Bonanza from Geographical Rights

I wrote last week about how the World Trade Organisation’s rules have helped, Indian basmati rice exports to increase by hundreds of millions of dollars, and gain protection for it from foreign imitation. This protection is based not on the biological composition of basmati but the fact that it comes from a particular geographical region. The key issue here is not patent rights but geographical indication rights under WTO.

Basmati rice is by no means the only Indian item that can take advantage of geographical protection. The list includes:

  • Alfonso mangos. These come from the Konkan coast. Many people in other parts of India, and other countries for that matter, will try and grow the same biological varieties as Konkan does, and claim these are also Alfonsos. We must stop this on geographical grounds.
  • Ponni and Ambermore rice. These are just two of many top-quality aromatic rices that need geographical protection too. Indeed, we need to overhaul our archaic rules which lump all non-basmati varieties together into a single category. We need to specify both biological and geographical specifications for different sorts of rice. All aromatic rice (there are almost 2,000 such varieties) should be taken out of the procurement levy system altogether (as is the ‘ case with basmati). It makes no sense to include such premium rice in a public distribution system meant for the poor. But in exports the proportion of broken rice has to be reduced to 5 per cent, and the separated brokens can be handed Over as levy rice to the PDS.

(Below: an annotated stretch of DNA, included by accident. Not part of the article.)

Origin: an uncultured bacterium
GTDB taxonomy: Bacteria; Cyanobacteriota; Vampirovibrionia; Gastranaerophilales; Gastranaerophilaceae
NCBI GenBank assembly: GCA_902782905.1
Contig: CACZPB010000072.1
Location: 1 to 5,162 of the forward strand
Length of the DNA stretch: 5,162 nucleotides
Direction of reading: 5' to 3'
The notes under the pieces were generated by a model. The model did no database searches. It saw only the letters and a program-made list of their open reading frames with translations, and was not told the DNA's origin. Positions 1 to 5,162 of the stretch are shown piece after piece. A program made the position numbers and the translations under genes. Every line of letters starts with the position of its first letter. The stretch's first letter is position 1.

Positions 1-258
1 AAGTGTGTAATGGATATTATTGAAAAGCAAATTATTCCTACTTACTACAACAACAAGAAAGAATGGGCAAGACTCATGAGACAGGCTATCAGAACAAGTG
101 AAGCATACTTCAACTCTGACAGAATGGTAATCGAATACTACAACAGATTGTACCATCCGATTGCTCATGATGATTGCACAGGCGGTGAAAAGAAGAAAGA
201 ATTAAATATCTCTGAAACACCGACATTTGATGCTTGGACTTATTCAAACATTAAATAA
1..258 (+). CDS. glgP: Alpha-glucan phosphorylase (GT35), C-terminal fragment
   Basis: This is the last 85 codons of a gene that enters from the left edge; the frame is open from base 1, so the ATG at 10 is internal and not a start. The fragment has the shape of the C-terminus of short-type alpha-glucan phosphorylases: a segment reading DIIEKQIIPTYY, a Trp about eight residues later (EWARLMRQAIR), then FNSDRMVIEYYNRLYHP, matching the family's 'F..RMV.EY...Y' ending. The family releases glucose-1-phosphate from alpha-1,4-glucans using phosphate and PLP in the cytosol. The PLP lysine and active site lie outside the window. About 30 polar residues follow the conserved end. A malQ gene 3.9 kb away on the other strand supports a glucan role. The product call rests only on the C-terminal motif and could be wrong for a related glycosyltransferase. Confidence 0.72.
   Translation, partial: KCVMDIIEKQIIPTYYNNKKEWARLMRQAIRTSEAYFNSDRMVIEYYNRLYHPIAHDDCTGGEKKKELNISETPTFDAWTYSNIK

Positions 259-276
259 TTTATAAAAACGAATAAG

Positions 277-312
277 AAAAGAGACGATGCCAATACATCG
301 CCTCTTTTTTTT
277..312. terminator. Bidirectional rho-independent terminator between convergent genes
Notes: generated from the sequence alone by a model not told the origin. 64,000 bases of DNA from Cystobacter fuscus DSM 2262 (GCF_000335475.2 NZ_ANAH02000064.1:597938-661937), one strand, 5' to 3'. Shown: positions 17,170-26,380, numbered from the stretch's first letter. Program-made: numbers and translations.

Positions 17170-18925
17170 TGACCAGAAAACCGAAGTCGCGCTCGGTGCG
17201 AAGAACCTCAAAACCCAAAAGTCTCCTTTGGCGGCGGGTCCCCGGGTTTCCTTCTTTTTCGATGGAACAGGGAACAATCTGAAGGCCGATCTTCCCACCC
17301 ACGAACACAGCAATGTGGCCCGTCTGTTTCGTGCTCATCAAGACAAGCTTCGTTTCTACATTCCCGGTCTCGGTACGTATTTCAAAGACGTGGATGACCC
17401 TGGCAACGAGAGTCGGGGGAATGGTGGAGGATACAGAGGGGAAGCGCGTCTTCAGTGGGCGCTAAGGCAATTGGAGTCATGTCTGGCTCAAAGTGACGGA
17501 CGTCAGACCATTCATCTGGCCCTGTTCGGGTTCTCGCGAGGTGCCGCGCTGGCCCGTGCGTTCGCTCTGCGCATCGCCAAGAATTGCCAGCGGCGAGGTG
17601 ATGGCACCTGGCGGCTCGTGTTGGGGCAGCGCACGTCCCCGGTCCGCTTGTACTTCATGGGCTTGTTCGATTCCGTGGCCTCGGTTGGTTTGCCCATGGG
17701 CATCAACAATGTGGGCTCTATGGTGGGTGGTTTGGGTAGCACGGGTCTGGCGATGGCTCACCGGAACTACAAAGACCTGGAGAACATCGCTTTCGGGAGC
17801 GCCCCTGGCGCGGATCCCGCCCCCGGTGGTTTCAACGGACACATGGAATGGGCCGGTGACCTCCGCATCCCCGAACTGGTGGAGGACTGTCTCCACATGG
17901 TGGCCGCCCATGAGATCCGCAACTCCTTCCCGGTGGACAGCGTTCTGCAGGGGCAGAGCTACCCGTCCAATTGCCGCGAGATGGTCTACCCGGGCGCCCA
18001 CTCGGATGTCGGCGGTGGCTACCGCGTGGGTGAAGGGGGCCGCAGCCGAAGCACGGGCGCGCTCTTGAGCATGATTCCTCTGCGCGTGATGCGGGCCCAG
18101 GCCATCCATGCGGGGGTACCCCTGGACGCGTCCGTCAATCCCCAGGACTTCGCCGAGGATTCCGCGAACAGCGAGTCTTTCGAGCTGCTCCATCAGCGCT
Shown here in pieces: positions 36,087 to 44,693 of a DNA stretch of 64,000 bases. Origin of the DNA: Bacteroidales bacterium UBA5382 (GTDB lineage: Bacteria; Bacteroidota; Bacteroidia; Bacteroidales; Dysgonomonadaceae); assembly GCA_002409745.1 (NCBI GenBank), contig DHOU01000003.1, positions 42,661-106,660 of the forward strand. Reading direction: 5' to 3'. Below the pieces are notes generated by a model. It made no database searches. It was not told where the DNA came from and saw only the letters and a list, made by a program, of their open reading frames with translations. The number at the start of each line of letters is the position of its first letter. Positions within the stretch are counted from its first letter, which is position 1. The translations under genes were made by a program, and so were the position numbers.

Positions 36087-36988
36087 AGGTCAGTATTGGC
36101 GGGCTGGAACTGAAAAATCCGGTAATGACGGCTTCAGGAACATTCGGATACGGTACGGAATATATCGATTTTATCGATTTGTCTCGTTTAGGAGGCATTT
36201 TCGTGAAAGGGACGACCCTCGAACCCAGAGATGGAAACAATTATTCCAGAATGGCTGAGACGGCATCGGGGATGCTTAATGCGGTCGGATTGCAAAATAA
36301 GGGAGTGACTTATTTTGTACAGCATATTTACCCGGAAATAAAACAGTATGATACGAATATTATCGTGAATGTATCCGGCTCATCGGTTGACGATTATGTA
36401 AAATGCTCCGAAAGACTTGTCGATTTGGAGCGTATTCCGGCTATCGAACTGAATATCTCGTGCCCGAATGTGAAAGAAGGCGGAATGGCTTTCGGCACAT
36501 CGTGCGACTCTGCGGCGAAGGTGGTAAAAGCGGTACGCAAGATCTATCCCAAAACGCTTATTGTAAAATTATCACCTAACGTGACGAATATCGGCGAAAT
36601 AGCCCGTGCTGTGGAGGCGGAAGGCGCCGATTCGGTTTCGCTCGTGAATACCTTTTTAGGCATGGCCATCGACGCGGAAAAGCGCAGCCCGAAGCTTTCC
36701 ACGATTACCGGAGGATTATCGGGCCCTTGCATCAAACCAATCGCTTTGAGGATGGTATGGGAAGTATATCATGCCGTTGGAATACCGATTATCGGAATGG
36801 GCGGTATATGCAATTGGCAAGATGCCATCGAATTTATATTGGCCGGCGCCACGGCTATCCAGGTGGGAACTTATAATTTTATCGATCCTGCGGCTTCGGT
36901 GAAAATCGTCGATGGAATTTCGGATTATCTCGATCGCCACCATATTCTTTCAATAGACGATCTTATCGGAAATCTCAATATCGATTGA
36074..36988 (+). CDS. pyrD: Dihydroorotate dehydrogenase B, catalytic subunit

• Darjeeling tea. Today, for want of geographical protection, even bulk teas from Sri Lanka and Kenya are labelled ‘Darjeeling.’ Retail tea packets are based on blended tea, and many supposed ‘Darjeeling blends’ have no more than one per cent of tea from Darjeeling. We need to promote and protect Assam tea as well as Darjeeling tea.
  • Nashik pink onions are an underrated speciality. Western countries grow white onions with a much milder taste.
  • Kanji, the delicious juice of black carrots from northern India and Pakistan.
  • Sarson ka saag, an ancient Punjabi speciality.
  • Indian pepper has a rich taste that makes it superior to rivals like Indonesian pepper. Again, Indian cardamom has a richer taste than rival cardamom from other countries. We need to promote these items as geographical specialities, just as Colombia has promoted Colombian coffee as a premium product.

This is only a short illustrative list, and a sustained effort will reveal many more items. India is blessed with a diversity of agroclimatic conditions that yields several regional specialities. We have failed to protect and promote such specialities in the past. Now the WTQ makes that imperative.

Some products in the above list are not exported today. Yet the export potential of all such geographical specialities is enormous for four reasons.

First, as the world grows richer, consumers are becoming more and more discriminating, and are increasingly distinguishing between ordinary foods and gourmet ones. Consumers in many well-off countries pay a high premium for gourmet foods, more so if these are grown organically. Higher global incomes will continue to spur the demand for geographical specialities.